Last week I was able to attend two very interesting conferences about the latest developments in the analysis of sequence data. I started the week in San Diego at the Illumina iDEA Conference and finished it in Philadelphia at Children’s Hospital of Philadelphia’s (CHOP) Third Annual Next-Generation Sequencing Symposium. The Illumina conference was an opportunity to learn about the latest innovations in analysis tools for NGS data, while the CHOP symposium focused more on applied research and the exciting results that people are getting from sequence data right now.
The Illumina iDEA (Illumina Data Excellence Award) Conference was the culmination of the inaugural iDEA Challenge. The iDEA challenge was created by Illumina to encourage development of software tools for analysis of sequencing data. Interested parties were provided with RNA and DNA sequence data as well as methylation data for a set of eight subjects with the challenge to create novel algorithms and visualization tools to improve the overall scientific utility of the data. Prizes were awarded based on novelty and usefulness of algorithms and visualizations, as determined by an independent panel of judges (not directly affiliated with Illumina). Twelve finalists were selected to give presentations about their entry at the conference.
The entries covered a broad range of applications, but there definitely seemed to be an emphasis on tools for comparative genomics and structural variant analysis methods for small numbers of samples. One of the big challenges with visualization of sequence data is presenting structural variants in an intuitive way. Researchers are so accustomed to viewing genomic data in one dimension with data points aligned on a standard reference genome, that it is difficult to for us to process alternate arrangements, especially when comparing data across multiple samples and annotation sources. This particular question was addressed by several entries. We congratulate our colleagues at Enlis Genomics and Stephan Schuster’s “inGAP” team at Penn State for being judged as the best overall entries from the commercial and academic fields, respectively.
Aside from the presentations by the finalists, I was very interested in the opening address by Illumina CEO, Jay Flatley, and the keynote presentation given by Broad Institute Creative Director, Bang Wong. Flatley spoke about the current state of the industry from Illumina’s perspective and gave some background on the iDEA Challenge. He says that the major burden of sequencing work over the past decade or so has been generating the catalogs of reference data necessary to enable thorough analysis of the human genome. Now, that burden is shifting toward bioinformatics and analysis as more and more individual genomes are sequenced. This shift will require improved software tools, which was part of the motivation for hosting the iDEA challenge. Flatley also said that the cost of sequencing a whole genome at list prices is now below $5,000 and reminded the audience that the cost of array-based genotyping is falling at a similar rate. He said that Illumina’s individual genome sequencing service is growing quickly and may ultimately become their largest market. Consumers who order this service will soon start to receive their sequence data on an iPad (unfortunately, I wasn’t able to get my hands on the prototype).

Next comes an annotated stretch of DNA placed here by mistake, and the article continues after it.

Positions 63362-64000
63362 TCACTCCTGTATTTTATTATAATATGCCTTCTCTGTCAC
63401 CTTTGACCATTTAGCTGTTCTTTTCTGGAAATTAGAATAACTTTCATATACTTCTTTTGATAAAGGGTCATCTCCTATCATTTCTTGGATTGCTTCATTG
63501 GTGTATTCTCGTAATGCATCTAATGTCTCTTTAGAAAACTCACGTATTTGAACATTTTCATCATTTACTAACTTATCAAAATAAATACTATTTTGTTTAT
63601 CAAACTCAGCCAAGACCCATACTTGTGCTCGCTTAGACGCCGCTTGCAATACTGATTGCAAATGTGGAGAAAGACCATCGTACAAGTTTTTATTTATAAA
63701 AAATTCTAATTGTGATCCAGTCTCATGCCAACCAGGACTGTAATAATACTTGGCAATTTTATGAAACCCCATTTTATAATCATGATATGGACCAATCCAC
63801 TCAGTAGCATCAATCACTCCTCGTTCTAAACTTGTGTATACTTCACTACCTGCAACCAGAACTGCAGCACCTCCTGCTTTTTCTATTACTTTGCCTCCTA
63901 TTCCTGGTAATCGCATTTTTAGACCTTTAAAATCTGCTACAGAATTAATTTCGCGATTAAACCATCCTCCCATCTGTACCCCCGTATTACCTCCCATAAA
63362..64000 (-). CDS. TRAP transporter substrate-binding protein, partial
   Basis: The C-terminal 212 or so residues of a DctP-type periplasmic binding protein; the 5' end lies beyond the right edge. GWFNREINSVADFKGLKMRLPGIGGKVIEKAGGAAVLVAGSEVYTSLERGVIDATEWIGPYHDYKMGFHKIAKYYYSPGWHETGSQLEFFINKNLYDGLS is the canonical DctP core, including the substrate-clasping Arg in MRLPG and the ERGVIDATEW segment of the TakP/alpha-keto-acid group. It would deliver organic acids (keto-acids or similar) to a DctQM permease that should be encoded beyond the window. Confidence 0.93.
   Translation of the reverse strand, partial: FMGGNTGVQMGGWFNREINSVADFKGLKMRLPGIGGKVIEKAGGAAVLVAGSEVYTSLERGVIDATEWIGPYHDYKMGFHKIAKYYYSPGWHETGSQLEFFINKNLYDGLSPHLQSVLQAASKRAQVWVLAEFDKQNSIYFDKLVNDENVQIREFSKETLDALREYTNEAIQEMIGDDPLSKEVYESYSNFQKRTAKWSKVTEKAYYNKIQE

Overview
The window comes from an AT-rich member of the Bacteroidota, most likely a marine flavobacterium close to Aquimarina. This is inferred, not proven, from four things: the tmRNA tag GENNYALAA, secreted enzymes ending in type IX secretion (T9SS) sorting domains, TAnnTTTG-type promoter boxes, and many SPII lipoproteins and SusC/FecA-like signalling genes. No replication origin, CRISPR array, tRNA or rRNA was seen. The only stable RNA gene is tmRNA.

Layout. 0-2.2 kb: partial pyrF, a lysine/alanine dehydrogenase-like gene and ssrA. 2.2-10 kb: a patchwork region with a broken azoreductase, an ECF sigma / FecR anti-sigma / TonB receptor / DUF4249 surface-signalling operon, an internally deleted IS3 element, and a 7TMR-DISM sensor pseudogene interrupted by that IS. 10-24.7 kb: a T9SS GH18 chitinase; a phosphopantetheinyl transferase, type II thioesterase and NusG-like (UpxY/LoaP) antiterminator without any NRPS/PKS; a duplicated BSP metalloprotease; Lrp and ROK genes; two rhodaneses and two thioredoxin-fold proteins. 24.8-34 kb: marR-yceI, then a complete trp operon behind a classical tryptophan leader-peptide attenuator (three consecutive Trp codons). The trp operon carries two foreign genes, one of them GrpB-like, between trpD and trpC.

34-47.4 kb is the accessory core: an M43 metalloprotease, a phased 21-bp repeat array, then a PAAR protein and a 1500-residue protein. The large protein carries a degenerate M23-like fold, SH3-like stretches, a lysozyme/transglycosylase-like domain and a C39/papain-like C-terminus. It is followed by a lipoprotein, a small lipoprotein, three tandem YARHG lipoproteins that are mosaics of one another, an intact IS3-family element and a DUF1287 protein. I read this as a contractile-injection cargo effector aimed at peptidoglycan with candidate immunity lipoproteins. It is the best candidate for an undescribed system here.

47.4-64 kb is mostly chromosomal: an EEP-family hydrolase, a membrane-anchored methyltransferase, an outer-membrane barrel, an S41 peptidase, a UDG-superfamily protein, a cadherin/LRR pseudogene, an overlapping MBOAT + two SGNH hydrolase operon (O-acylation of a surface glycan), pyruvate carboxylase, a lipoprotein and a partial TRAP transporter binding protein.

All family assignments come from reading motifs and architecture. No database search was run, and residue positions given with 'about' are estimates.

Bang Wong gave a fascinating talk about the history of illustrations and data visualization in medicine and biology together with a discussion of the best practices for data representation. He demonstrated that the most effective visualizations are often the simplest and warned against overuse of color gradients and 3-D effects that can often be confusing or may even unintentionally mislead the audience. He pointed out that that other features such as size and motion can be very powerful but are underutilized. Wong has the unique ability to see things simultaneously through the eyes of a scientist and an artist, giving him a great perspective on data visualizations. (Yes, I took extensive notes on his presentation!)
After a cross-country flight, I attended the Third Annual Next Generation Sequencing Symposium at the Children’s Hospital of Philadelphia. This day-long event featured several speakers from CHOP and the University of Pennsylvania who spoke about their current research involving NGS technologies. After spending two days hearing presentations about methodology at the iDEA conference, it was both refreshing and exciting to hear about the results that people are getting right now from practical applications of similar methods. Topics ranged from identification of therapeutic targets for childhood cancers to identifying the cause of inherited eye diseases.
Richard McCombie from Cold Spring Harbor Laboratory gave an excellent keynote address about the challenges and opportunities presented by NGS as a disruptive technology. After listening to the day’s presentations, I was reminded of the lessons learned from last fall’s GAW conference – specifically, that there is no substitute for good annotation data when studying DNA sequences. This realization completed the circle for the week. The annotation data that makes sequence analysis possible has been meticulously curated throughout the previous decades as Jay Flatley told us in the opening address of the iDEA conference.
The future is very exciting, and I look forward to the many new discoveries to come as we continue to unravel the genome. …And that’s my 2 SNPs.
I was just wondering the other day – what you have been up to since graduation. So I was pleased to see this blog post! We’ve just recently purchased licensing for Golden Helix here at work. Excellent software! Keep up the great work! 🙂